Omicron and the vaccine inequity

Omicron and the vaccine inequity

It is time WHO and UN ensure poorer countries receive their share of vaccines

Covax, which the UN organisations used to advertise their efforts on social media, was supposed to be the marketplace to regulate vaccine distribution to poor countries. It has, however, failed in the face of enough doses to go around. Credit: AFP Photo

As the fear of a new coronavirus variant, Omicron, grips us and the countries begin to close their borders, it's time to evaluate the globally unequal distribution of available vaccines. In the US, where I live, one can simply walk into a pharmacy and ask to be vaccinated without payment or insurance proof. Wealthy nations like the US are finding it challenging to get their citizens vaccinated and offer several incentives like a chance to win a million dollars at the top of the pyramid. On the other end, we have countries like the Congo and Burundi, where only 0.1 per cent of their population has been vaccinated with at least one dose. It became a rude joke earlier in the year when the US "gifted" 80 vials of the Pfizer vaccine to Trinidad and Tobago.

At the time of writing this article, 4.24 billion globally have received at least one dose of the Covid19 vaccine, representing 53.5 per cent of the world population. According to the World Health Organization (WHO), 63.87 per cent (or one in two people) in the high-income countries are now vaccinated with at least one dose. This statistic is 7.46 per cent (or one in 13 people) when it comes to low-income countries. Who, then, is responsible for managing the vaccine distribution globally, ensuring the poorer countries receive their share of the vaccine? The WHO or UN-led consortium comes to mind. At every major anniversary of the UN, the public intellectuals talk about the much-touted UN reforms and how the world's largest bureaucracy might become more instrumental in changing common citizens' lives. This might be that moment.

We have not seen any such initiative from the UN or its allied agencies. We do, however, have a dashboard maintained by the UNDP and WHO, which acknowledges that "Covid-19 vaccine inequity will have a lasting and profound impact on socio-economic recovery in low and lower-middle-income countries without urgent action to boost supply, share vaccines and ensure they're accessible to everyone now."

The vaccine inequity reflects the wealth distribution we have been confronted with for several decades now, if not more. The richer among us have an advantage that might be impossible to close in on. This holds even for the internal differences within countries – a case in point being Colombia, where 63 per cent of the city population is vaccinated while only 26 per cent of the countryside have received the vaccine.

Only five of the 54 African countries are slated to reach the 40 per cent vaccination targets that the WHO has set for by the end of 2021. These countries are confronted with a shortage of 2.2 billion syringes, according to UNICEF. These syringes are required for both Covid19 vaccines and routine vaccinations. Even the countries doing economically better than the rest, like Rwanda, Kenya, and South Africa, are reeling under this shortage. Long term self-sustaining solutions must be sought to rid the continent of this issue. Organisations like the UN and G20 must be held accountable for creating these solutions and not ask the world for additional funding should we face another pandemic in the next few years.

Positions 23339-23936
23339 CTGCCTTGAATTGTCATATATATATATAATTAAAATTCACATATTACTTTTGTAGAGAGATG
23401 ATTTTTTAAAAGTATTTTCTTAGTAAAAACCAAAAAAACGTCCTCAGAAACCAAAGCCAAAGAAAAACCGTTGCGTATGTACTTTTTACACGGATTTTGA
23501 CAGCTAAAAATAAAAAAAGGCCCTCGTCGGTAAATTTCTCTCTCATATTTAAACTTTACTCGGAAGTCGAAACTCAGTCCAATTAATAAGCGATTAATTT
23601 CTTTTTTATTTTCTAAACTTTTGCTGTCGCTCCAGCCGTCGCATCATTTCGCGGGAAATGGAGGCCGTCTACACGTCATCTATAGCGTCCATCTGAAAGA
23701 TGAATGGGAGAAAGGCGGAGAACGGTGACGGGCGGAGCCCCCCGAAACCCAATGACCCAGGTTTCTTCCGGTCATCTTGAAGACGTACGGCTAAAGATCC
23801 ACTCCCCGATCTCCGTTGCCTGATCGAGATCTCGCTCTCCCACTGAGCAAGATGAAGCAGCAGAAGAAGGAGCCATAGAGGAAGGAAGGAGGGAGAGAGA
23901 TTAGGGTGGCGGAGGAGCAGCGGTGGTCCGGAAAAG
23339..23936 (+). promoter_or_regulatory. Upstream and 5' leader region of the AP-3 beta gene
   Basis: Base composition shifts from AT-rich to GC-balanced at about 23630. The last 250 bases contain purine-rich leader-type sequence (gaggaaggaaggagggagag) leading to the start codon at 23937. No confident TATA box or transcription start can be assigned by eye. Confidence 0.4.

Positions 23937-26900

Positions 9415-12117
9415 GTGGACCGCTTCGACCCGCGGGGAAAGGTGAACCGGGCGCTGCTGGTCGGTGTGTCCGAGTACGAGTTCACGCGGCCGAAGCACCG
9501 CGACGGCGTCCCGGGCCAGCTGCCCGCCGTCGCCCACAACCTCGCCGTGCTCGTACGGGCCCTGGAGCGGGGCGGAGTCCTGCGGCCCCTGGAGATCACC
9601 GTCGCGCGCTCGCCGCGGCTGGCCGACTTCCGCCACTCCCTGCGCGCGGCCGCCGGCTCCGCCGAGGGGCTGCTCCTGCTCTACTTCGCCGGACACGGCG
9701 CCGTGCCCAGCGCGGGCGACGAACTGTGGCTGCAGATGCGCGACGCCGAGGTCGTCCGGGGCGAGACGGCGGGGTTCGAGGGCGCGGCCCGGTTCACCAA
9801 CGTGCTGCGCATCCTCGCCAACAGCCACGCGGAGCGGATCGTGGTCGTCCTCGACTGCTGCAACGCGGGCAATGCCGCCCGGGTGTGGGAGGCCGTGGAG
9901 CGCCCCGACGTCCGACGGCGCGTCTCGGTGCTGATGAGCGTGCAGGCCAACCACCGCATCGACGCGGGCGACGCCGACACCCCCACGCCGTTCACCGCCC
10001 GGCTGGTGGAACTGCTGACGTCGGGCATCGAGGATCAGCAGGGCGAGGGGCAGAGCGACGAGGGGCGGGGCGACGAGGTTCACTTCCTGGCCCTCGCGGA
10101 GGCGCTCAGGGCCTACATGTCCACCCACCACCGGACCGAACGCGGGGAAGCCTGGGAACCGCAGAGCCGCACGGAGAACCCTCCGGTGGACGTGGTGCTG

It sounds comical that, in contrast, their richer Northern counterparts like the US and Canada must convince their citizens about the need for vaccines. Africa has fully vaccinated 77 million people, a little over 6 per cent of the continent's population, as opposed to 70 per cent of the rich countries, who have fully vaccinated 40 per cent of their citizens. Less than two per cent of people have been vaccinated in 10 African nations.

Vaccine leader Moderna has announced that it would spend $500 million to set up a vaccine producing plant in Africa, possibly saving the continent from the scramble for vaccines it has suffered from during the ongoing pandemic. Traditionally, the countries have depended on western donors and the UN to help them gain access to vaccinations. Covax, which the UN organisations used to advertise their efforts on social media, was supposed to be the marketplace to regulate vaccine distribution to poor countries. It has, however, failed in the face of enough doses to go around.

Global non-governmental organisations, such as the UN, G20, BRICS, GAVI, The Gates Foundation, and others, must come together to devise a strategy rollout that is built with the community networks in poorer countries. This supply chain strategy must include better practices from the corporate players to reach the most underprivileged. The wealthier, more privileged nations must share their knowledge to make these parts of the world self-sufficient for any foreseeable future. It almost sounds like an impossible joke that 870 million doses are being hoarded by the rich nations, over 500 million in the US alone. This is probably symptomatic of the world we live in and are doing little to change.

It's time we all spoke up, a little more, at every opportunity we get. None of us will ever be fully done with this once-in-a-century pandemic unless everyone is vaccinated. If we don't, very soon, the WHO might be scrambling for a new name for the next variant.

(The author is a former Chief of Communications with UNICEF in New York, where he worked for more than a decade)

Disclaimer: The views expressed above are the author's own. They do not necessarily reflect the views of DH.


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